SP Reaches Settlement on PreCrash RMBS Ratings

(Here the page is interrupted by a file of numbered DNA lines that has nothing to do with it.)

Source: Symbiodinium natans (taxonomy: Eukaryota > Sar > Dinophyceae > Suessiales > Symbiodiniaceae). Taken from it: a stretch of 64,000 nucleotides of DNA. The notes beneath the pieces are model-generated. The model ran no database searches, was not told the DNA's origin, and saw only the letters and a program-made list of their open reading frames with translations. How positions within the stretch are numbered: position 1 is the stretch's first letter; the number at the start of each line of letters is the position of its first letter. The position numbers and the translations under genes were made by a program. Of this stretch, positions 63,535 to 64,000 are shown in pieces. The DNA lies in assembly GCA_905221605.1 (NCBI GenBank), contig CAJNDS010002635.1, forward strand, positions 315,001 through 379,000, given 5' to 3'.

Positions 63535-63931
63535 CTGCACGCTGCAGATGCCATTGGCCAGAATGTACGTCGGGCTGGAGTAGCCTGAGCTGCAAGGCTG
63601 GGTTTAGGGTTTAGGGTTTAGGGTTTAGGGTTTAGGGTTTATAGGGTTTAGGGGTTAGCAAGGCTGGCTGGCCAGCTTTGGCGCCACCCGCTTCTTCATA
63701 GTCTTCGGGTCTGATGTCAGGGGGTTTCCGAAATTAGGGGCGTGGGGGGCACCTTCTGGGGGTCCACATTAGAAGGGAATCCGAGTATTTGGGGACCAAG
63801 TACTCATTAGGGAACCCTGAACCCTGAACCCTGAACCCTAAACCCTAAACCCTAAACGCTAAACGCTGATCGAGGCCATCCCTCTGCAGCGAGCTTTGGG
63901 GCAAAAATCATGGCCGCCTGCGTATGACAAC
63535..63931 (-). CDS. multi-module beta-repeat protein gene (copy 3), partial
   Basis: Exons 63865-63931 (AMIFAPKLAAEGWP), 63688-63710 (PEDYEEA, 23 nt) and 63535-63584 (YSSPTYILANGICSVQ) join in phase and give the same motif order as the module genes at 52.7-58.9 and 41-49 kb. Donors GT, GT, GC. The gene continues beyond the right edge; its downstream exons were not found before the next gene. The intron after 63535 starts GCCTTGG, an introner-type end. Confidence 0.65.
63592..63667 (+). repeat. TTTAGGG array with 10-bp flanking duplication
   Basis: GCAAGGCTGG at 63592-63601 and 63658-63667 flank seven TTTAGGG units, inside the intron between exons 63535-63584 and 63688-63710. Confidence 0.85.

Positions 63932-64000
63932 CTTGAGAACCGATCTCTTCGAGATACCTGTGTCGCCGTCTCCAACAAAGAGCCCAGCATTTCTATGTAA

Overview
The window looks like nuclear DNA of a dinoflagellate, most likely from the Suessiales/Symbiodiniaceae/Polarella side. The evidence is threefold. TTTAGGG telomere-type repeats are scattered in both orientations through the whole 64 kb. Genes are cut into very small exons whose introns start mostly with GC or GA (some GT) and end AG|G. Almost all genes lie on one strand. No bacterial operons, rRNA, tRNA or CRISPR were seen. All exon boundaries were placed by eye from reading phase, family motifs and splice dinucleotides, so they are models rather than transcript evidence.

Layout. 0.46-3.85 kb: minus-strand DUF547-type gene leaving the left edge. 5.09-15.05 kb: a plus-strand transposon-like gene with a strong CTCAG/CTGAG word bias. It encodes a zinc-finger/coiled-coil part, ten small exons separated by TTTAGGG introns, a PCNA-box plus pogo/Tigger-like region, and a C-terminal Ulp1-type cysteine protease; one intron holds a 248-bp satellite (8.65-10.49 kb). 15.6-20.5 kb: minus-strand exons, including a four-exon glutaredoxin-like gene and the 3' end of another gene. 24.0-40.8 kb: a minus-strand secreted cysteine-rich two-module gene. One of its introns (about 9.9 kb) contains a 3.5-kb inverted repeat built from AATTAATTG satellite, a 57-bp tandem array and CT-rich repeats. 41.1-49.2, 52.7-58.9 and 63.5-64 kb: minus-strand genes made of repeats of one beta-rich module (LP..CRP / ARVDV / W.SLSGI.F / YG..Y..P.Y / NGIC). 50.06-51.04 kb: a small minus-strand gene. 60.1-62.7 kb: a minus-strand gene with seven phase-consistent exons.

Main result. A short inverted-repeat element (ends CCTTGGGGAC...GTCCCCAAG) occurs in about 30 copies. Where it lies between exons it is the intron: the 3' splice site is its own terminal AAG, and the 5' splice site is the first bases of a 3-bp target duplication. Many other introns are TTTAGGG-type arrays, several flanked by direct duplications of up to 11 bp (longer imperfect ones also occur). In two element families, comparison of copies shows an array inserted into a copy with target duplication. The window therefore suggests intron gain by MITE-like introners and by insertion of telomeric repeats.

first_img New York-based credit ratings agency Standard & Poor’s Ratings Services and its parent company, McGraw Hill Financial, have entered into settlements with the U.S. Department of Justice and attorneys general of 19 states and the District of Columbia over claims that S&P misrepresented residential mortgage-backed securities and collaterized debt obligations to investors, according to a release from McGraw Hill on Tuesday morning.As part of the settlement, which is not subject to court approval, McGraw Hill agreed to pay $687.5 million to the Department of Justice and a combined $687.5 million to the states and the District of Columbia. The combined total of the settlements is $1.375 billion. Neither McGraw Hill nor any of its subsidiaries were found guilty of any wrongdoing or violation of the law as part of the settlement.”The settlement agreement states that all parties, including the Company [McGraw Hill Financial], the DOJ, and the states, settled this matter ‘to avoid the delay, uncertainty, inconvenience, and expense of further litigation,'” S&P said in the release. “After careful consideration, the Company determined that entering into the settlement agreement is in the best interests of the Company and its shareholders and is pleased to resolve these matters. … The Company and S&P Ratings take compliance with regulatory obligations very seriously and continue to make investments in people and technology to strengthen controls and risk management throughout the organization.”The Department of Justice sued S&P for $5 billion in February 2013, alleging that the credit ratings agency “knowingly and with the intent to defraud, devised, participated in, and executed a scheme to defraud investors” in collateralized debt obligations and residential mortgage-backed securities between 2004 and 2007. The suit also claims that S&P “falsely represented that its credit ratings of RMBS and CDO tranches were objective, independent, uninfluenced by any conflicts of interest that might compromise S&P’s analytical judgment.”S&P issued ratings for more than $2.8 trillion worth of RMBS and nearly $1.2 trillion of CDO during the three-year period from September 2004 to October 2007, according to the complaint.S&P is the first credit ratings agency to be sued by the Department of Justice’s mortgage-backed securities group. The DOJ has already reached record settlements with JPMorgan Chase ($13 billion in November 2013) and Bank of America ($16.65 billion in August 2014) over claims of packaging and selling toxic mortgage-backed securities in the run-up to the financial crisis.McGraw Hill also announced a separate settlement on Tuesday with the California Public Employees’ Retirement System for $125 million to resolve claims made by the system against McGraw Hill over ratings of three structured investment vehicles. That brings Tuesday’s settlement total for McGraw Hill to $1.5 billion.S&P has not only been in trouble recently over its ratings of residential mortgage-backed securities, but commercial mortgage-backed securities as well. On January 21, S&P agreed to a $77 million settlement with the U.S. Securities and Exchange Commission to resolve claims of fraudulent misconduct regarding its ratings of CMBS. in Daily Dose, Government, Headlines, News February 3, 2015 443 Views S&P Reaches Settlement on Pre-Crash RMBS Ratingscenter_img Share Credit Ratings Justice Department McGraw Hill Financial S&P Settlements 2015-02-03 Seth Welbornlast_img

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